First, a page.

One of the simplest ways to evaluate a company is by its book value. A company's book value is the total value of its assets minus the total of its liabilities, and it gives investors an idea of what the company is worth if it were to be sold today.
How to Determine a Company’s Value
Determining the value of a business can be broken down into four common methodologies for systematically deriving worth.
1. Book Value
Book value is one of the simplest ways to evaluate a company. The book value of a company is the total value of the company's assets minus the total of its liabilities. This is an important number because it gives investors an idea of what the company is worth if it were to be sold today. This number will not include "off-balance sheet" items like future contracts, options, or real estate.
2. Publicly Traded Comparables
This methodology relies on measuring your company against similar businesses that are publicly traded. A valuation can be done using multiple earnings, revenue, or book value.
This method usually looks at the last twelve months (LTM) and next twelve months (NTM) of revenue and Earnings Before Interest, Taxes, Depreciation, and Amortization (EBITDA).
Cash flow is the single most significant determinant of the value of your business.
A valuation expert would input your company’s performance and projected performance next to the average multiples in each category and develop an estimated value in each category. Then, the expert would determine a weighted average for the four different estimates and arrive at a valuation.
3. Transaction Comparables
The next approach looks at recent transactions of similar companies to yours to derive a value for your business. It is often used for businesses that are not yet public.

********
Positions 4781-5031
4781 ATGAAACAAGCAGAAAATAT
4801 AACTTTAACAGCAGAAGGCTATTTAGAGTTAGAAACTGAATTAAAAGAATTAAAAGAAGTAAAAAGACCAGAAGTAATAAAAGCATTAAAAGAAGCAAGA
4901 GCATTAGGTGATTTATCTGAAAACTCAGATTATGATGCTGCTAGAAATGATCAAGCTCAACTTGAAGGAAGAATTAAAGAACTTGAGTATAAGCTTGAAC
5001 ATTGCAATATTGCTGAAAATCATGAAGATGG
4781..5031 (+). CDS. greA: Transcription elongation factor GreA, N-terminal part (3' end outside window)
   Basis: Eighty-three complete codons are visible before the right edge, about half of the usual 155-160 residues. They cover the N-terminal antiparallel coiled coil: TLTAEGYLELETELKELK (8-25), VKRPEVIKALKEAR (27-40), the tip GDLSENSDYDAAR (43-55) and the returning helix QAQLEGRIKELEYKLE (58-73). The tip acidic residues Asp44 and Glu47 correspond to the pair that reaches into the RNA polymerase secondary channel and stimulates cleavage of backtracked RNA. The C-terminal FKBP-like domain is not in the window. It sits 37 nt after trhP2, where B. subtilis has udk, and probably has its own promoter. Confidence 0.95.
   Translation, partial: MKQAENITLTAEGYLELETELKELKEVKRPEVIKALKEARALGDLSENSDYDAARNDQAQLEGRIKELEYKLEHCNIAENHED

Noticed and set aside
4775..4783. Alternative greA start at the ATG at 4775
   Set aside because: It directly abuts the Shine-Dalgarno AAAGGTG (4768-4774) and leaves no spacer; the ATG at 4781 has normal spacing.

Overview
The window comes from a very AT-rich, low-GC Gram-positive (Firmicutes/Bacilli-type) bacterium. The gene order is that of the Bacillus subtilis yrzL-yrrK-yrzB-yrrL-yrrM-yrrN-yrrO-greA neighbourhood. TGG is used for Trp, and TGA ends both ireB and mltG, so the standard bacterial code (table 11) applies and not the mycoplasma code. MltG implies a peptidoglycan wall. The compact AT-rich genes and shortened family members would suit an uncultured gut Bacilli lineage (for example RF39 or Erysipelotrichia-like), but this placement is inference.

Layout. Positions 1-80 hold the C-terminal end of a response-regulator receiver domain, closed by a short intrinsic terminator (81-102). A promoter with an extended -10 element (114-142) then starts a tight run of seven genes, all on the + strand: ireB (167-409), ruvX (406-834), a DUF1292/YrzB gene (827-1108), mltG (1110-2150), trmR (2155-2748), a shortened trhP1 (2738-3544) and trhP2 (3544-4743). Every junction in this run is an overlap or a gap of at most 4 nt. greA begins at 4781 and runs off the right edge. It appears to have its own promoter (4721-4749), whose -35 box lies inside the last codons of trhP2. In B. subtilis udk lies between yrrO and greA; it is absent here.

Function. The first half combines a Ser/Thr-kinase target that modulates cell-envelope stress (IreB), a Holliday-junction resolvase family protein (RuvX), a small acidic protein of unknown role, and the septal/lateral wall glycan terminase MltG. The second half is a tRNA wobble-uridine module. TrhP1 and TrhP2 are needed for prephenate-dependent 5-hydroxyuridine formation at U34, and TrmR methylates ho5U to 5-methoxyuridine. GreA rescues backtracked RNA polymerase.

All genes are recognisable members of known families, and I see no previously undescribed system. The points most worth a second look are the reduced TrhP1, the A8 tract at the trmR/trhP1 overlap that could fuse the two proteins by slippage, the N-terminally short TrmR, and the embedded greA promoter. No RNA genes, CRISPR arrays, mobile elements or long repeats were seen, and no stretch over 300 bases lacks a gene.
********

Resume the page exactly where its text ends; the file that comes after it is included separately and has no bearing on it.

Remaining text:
Transaction comparables are used in determining a company’s value in a variety of ways. They can be used to value a business by looking at similar transactions that have taken place in the past. This information can be used to evaluate a company by looking at factors such as the price-to-earnings ratio, the price-to-sales ratio, and the price-to-cash-flow ratio. Transaction comparables can also be used to value a business by looking at the market value of the business assets.
4. Discounted Cash Flow
While the first three methods for determining a company’s value focus mostly or entirely on historical performance, the discounted cash-flow method is almost solely driven by the projected performance into the long-term. It's a measure of future cash flows that are discounted to present value; it can be challenging to implement if you don't have good visibility into the future.
Cash flow is the single most significant determinant of the value of your business. It's also simple to grasp: how much cash have you generated, and how much will you generate in the future? The more consistent and predictable your cash flows are in your business model, the higher the value of your business.
Business valuation is important because it can be used to help make investment decisions, set pricing strategies, negotiate loans and leases, and much more.
With four different estimated values, a weight is applied to each to come up with the overall estimated value. The weight assigned to each cash flow depends on when it's expected to occur. For example, a business expected to generate $100,000 in cash flow next year would be given a higher weight than a business expected to generate $50,000 in cash flow in five years.
Once the weighted valuation is derived, some other discounting factors may exist. Since the securities of privately held businesses don't have a liquid and active market in which to trade, a discount is often applied to the valuation to account for this, minority interest positions, and other factors.
Though several other subjective elements can affect business valuation, these general guidelines can help you understand how to figure out the value of your business and come up with an "envelope calculation.” For anything more serious, consult a valuation expert who can apply these and other relevant principles to the valuation of your business in much finer detail.
A version of this article was originally published on May 18, 2011.
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